On average, about 80% of my time is spent with the jack plane. It’s worth getting a relatively light one that is also comfortable to hold. I prefer my wooden jack plane for work like this. The thick iron never chatters, and the plane is relatively light for its size.
Once the board is relatively flat, it’s time to straighten things out with the jointer. I start on one side, and take regular, overlapping passes over the whole board, until I’m taking a full shaving on each pass. The better job I’ve done with the jack, the less time this will take.
If I’ve been careful with the jointer plane, I may be done, especially if the surface won’t show on the finished product. But often I’ve left plane tracks and some tear-out, so I finish up with the smoothing plane. I usually take the smoother over the whole surface, but also spot-treat any tear-out.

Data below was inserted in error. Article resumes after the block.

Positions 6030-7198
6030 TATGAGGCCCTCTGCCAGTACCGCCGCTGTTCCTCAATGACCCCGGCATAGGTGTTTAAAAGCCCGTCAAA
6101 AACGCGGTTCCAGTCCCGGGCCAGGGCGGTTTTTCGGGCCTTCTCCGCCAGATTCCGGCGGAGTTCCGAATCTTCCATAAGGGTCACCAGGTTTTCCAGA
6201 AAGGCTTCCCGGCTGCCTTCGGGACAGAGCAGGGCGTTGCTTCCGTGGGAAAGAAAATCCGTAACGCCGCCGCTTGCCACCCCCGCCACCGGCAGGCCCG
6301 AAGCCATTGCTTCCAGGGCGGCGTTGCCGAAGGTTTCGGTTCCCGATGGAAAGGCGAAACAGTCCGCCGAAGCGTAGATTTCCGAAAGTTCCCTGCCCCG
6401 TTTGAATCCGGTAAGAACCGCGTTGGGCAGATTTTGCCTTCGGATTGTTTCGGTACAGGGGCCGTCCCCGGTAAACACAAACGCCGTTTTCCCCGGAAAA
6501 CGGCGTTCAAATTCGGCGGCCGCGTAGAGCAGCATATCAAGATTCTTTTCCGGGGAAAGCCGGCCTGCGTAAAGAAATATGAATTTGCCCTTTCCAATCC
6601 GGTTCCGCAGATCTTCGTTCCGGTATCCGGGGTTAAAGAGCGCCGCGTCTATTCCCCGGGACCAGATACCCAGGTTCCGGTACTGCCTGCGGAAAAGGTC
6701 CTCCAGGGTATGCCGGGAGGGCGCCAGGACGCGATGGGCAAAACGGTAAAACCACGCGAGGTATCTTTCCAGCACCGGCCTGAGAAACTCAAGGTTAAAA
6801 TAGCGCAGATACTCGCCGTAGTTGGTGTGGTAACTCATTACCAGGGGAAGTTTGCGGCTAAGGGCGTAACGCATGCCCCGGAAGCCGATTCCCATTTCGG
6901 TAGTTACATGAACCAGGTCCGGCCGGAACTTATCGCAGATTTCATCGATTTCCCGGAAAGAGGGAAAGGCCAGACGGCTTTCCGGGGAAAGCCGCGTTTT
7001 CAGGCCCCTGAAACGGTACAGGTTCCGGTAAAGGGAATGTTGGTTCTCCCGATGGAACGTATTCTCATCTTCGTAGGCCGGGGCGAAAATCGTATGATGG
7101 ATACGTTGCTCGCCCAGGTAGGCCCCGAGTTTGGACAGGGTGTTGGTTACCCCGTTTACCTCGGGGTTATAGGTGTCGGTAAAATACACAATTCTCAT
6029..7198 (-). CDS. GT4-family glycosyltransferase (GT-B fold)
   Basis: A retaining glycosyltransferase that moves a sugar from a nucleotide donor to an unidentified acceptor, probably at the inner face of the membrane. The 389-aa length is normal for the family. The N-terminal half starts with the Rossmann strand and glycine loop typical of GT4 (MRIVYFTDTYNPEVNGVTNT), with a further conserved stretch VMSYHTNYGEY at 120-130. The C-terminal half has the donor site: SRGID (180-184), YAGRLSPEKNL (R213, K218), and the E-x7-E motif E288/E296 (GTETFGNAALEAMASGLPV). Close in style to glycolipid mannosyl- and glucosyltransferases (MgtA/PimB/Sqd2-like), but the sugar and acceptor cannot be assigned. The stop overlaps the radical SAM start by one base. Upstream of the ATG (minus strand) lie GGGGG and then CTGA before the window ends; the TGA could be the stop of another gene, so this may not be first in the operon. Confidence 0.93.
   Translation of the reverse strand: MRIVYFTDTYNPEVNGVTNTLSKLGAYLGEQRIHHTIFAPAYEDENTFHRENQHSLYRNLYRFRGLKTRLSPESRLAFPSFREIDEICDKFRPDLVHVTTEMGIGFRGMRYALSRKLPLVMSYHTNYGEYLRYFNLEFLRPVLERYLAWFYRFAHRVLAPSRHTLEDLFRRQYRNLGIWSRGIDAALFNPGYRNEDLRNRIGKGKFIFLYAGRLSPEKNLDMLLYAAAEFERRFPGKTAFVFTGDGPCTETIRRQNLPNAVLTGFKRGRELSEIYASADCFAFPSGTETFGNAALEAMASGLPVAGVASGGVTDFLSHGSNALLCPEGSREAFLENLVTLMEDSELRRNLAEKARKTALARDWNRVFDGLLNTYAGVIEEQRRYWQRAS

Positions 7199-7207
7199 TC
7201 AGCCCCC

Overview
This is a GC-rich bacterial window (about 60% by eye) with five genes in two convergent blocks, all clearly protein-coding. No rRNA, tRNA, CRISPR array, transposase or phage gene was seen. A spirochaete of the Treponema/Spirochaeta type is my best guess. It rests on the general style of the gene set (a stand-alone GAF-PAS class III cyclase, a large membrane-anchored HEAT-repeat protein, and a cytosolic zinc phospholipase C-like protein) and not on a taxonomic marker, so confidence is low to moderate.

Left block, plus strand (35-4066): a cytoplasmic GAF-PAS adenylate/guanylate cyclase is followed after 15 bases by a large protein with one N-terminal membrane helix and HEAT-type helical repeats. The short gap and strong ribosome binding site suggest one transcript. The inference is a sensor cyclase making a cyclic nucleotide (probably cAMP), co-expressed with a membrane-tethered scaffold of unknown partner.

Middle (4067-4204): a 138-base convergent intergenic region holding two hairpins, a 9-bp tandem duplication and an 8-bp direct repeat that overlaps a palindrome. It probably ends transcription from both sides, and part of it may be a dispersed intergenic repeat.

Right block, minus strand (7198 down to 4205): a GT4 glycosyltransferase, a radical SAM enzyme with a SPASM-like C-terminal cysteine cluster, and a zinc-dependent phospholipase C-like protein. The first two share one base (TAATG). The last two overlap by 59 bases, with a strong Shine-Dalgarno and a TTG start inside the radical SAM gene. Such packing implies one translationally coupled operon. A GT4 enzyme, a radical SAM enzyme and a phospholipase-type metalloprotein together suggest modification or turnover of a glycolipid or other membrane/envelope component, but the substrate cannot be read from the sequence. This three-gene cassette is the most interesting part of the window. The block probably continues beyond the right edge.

I sight down the board periodically to see that the board is staying flat. It doesn’t take too many hasty strokes with one of the planes to get the board out of flat again. Some people use winding sticks to help them see if the board is flat.
Now that the face of the board is jointed, it’s time to plane the other one down parallel. One of the most important tools for planing is the marking gauge.
Referencing from the planed surface, I find the thinnest spot on the board’s edge, keeping in mind that it may be either on an edge or on one end. (Since this shelf will go into a dado, it’s important that the ends be consistent sizes, but the middles need not be perfect. Still, it’s good to practice getting your stock square.) I set the gauge and scribe that thickness all the way around the board.
Now I repeat the process, but I keep an eye on the gauge lines. I start planing on the thickest spots first, leaving the low spots for last. The gauge lines usually tell me where those high spots are. I use the jack to plane almost down to the gauge lines all the way around.
I then switch to the jointer to finish going just to the lines. How do I know when I’ve hit my lines? I watch the edges carefully for this: